One Sunday afternoon in Southern California, Bert Cousins shows up at Franny Keating's christening party uninvited. Before evening falls, he has kissed Franny's mother, Beverly, thus setting in motion the dissolution of their marriages and the joining of two families. Spanning five decades, Commonwealth explores how this chance encounter reverberates through the lives of the four parents and six children involved. Spending summers together in Virginia, the Keating and Cousins children forge a lasting bond based on a shared disillusionment with their parents and the strange and genuine affection that grows between them. When in her twenties Franny begins an affair with the legendary author Leon Posen and tells him about her family, the story of her siblings is no longer hers to control. Their childhood becomes the basis for his wildly successful book, ultimately forcing them to come to terms with their losses, guilt, and the deep loyalty they feel for one another. Told with equal measures humor and heartbreak, Commonwealth is a meditation on inspiration, interpretation, and the ownership of stories, a brilliant and tender tale of the far-reaching ties of love and responsibility that bind us to one another.                                        --from annpatchett.com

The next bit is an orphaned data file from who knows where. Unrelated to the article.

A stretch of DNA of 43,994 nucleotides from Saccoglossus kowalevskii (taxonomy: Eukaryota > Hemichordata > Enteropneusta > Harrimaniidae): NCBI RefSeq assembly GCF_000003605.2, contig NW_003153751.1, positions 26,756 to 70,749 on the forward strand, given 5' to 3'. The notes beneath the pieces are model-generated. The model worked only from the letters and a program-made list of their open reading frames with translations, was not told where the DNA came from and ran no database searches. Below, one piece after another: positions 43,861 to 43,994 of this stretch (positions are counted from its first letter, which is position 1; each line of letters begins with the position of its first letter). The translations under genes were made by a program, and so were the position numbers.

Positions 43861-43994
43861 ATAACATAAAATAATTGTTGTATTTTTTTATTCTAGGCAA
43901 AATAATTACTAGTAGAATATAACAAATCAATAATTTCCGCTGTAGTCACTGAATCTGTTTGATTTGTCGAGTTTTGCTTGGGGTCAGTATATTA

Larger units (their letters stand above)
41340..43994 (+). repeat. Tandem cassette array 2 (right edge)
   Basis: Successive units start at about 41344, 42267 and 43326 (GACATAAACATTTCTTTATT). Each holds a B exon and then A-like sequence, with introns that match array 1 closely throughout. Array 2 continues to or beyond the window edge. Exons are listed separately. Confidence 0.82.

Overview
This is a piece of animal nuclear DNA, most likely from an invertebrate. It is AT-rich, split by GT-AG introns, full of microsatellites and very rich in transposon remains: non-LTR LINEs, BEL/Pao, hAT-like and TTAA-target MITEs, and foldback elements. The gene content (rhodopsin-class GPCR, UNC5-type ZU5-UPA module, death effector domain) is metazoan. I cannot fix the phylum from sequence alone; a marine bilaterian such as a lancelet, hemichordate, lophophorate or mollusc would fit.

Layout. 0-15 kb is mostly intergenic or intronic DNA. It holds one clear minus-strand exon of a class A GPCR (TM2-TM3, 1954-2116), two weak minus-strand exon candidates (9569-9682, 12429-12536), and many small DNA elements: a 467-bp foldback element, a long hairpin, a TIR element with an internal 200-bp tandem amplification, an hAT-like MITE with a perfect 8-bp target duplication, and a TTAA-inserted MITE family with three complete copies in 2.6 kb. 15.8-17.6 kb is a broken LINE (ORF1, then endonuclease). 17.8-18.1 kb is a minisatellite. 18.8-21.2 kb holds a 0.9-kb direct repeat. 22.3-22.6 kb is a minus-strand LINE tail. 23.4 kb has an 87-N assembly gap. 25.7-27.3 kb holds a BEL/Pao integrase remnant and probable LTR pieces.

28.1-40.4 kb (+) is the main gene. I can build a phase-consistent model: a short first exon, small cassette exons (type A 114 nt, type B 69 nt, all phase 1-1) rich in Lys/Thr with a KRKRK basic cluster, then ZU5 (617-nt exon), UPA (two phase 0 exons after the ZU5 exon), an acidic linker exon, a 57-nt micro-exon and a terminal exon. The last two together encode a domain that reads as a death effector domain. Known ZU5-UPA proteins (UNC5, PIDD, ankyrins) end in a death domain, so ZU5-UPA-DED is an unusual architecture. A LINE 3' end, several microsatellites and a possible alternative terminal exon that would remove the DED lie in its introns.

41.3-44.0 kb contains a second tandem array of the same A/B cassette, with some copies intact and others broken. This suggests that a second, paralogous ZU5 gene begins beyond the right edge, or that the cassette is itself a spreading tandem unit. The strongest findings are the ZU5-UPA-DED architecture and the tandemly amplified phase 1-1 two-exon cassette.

March title

Our selection for March is A Gentleman in Moscow by Amor Towles.  Come pick up a copy of the book at the Reference Desk at the library.  We'll meet on Wednesday March 22nd at 1pm by the fireplace.